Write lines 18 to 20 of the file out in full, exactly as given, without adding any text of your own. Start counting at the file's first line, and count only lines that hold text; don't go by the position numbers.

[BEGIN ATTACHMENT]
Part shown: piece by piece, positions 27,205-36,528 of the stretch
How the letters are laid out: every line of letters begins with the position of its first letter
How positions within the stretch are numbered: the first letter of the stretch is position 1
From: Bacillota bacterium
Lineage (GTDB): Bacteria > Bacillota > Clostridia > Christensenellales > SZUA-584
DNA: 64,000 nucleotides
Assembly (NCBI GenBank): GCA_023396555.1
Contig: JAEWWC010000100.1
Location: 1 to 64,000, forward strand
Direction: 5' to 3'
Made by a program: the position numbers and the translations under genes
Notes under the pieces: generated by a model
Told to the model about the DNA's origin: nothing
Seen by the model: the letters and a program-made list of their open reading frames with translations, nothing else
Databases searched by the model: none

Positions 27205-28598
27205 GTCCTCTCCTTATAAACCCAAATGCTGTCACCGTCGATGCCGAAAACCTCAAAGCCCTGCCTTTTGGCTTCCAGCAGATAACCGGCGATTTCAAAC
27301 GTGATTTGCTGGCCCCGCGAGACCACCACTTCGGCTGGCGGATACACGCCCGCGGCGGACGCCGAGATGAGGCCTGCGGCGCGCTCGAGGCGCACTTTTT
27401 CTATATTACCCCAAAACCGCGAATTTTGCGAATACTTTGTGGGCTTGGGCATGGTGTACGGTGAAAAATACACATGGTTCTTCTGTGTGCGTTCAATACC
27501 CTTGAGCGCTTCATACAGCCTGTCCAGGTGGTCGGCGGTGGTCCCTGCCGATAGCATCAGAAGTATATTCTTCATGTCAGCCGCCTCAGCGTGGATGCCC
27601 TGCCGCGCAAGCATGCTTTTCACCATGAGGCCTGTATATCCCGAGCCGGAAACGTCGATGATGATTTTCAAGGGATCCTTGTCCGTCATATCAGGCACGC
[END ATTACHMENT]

27301 GTGATTTGCTGGCCCCGCGAGACCACCACTTCGGCTGGCGGATACACGCCCGCGGCGGACGCCGAGATGAGGCCTGCGGCGCGCTCGAGGCGCACTTTTT
27401 CTATATTACCCCAAAACCGCGAATTTTGCGAATACTTTGTGGGCTTGGGCATGGTGTACGGTGAAAAATACACATGGTTCTTCTGTGTGCGTTCAATACC
27501 CTTGAGCGCTTCATACAGCCTGTCCAGGTGGTCGGCGGTGGTCCCTGCCGATAGCATCAGAAGTATATTCTTCATGTCAGCCGCCTCAGCGTGGATGCCC